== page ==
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Sex Differences in the Association Between Pain and Injurious Falls in Older Adults: A Population-Based Longitudinal Study
Stockholm University, Faculty of Social Sciences, Aging Research Center (ARC), (together with KI). Karolinska University Hospital, Sweden; Stockholm Gerontology Research Center, Sweden.
Stockholm University, Faculty of Social Sciences, Aging Research Center (ARC), (together with KI).
Stockholm University, Faculty of Social Sciences, Aging Research Center (ARC), (together with KI). Aragon Institute for Health Research, Spain; Institute of Health Carlos III, Spain.
Stockholm University, Faculty of Social Sciences, Aging Research Center (ARC), (together with KI).
Number of Authors: 42017 (English)In: American Journal of Epidemiology, ISSN 0002-9262, E-ISSN 1476-6256, Vol. 186, no 9, p. 1049-1056Article in journal (Refereed) Published
Abstract [en]

We investigated whether there are sex differences in the association between pain and incident injurious falls. A total of 2,934 people (ages >= 60 years) from the population-based Swedish National Study on Aging and Care in Kungsholmen (2001-2004) participated. Participants were followed up for 3 and 10 years for falls leading to hospitalization or outpatient care. Data were analyzed with flexible parametric survival models that adjusted for potential confounders. During the first 3 years of follow-up, 67 men and 194 women experienced an injurious fall, and over 10 years of follow up, 203 men and 548 women experienced such a fall. In men, the presence of pain, having pain that was at least mild, having pain that affected several daily activities, and having daily pain all significantly increased the likelihood of incurring an injurious fall during the 3-year follow-up period. The multivariate-adjusted hazard ratios ranged from 1.78 (95% confidence interval: 1.00, 3.15) for the presence of pain to 2.89 (95% confidence interval: 1.41, 5.93) for several daily activities' being affected by pain. Results for the 10-year follow-up period were similar. No significant associations were detected in women. Although pain is less prevalent in men than in women, its impact on risk of injurious falls seems to be greater in men.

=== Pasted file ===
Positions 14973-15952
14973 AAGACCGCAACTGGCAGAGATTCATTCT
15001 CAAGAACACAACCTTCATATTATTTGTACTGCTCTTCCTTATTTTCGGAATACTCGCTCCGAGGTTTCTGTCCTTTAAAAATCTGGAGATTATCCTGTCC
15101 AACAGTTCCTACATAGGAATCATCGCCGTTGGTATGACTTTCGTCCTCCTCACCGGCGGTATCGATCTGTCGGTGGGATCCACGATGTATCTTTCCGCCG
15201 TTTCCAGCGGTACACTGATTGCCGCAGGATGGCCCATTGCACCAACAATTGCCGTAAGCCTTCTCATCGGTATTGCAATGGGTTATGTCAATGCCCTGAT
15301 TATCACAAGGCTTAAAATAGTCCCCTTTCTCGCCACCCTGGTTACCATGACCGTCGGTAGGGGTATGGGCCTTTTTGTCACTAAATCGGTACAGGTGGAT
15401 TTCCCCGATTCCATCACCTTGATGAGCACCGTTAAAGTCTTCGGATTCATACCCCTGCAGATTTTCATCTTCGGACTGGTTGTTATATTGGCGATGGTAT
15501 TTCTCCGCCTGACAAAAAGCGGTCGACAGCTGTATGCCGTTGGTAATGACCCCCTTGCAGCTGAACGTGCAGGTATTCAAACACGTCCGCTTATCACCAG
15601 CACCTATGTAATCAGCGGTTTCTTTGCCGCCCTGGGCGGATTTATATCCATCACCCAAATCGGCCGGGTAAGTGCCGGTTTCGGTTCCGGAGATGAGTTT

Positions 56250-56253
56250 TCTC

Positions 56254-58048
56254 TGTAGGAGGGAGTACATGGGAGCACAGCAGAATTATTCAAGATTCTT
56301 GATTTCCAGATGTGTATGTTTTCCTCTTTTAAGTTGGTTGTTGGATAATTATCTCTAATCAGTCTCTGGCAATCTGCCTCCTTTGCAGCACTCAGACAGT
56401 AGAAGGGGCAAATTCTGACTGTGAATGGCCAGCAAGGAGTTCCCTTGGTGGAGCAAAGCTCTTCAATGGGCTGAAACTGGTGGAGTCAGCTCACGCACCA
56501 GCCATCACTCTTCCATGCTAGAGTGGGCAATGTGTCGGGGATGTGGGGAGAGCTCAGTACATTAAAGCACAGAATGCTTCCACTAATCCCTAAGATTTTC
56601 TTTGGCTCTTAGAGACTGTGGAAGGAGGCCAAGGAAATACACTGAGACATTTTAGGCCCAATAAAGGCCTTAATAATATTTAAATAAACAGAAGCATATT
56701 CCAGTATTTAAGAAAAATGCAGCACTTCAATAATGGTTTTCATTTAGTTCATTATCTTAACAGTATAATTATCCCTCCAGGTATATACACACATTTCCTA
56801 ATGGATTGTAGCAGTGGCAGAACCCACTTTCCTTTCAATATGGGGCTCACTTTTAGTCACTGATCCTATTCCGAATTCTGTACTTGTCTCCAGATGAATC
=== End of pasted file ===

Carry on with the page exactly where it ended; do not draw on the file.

Place, publisher, year, edition, pages
2017. Vol. 186, no 9, p. 1049-1056
Keywords [en]
aged, falls, injury, pain, sex factors
National Category
Gerontology, specialising in Medical and Health Sciences Public Health, Global Health, Social Medicine and Epidemiology
Identifiers
URN: urn:nbn:se:su:diva-150022DOI: 10.1093/aje/kwx170ISI: 000414354000007PubMedID: 28535169OAI: oai:DiVA.org:su-150022DiVA, id: diva2:1167453
Available from: 2017-12-18 Created: 2017-12-18 Last updated: 2018-01-13Bibliographically approved

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Gerontology, specialising in Medical and Health SciencesPublic Health, Global Health, Social Medicine and Epidemiology

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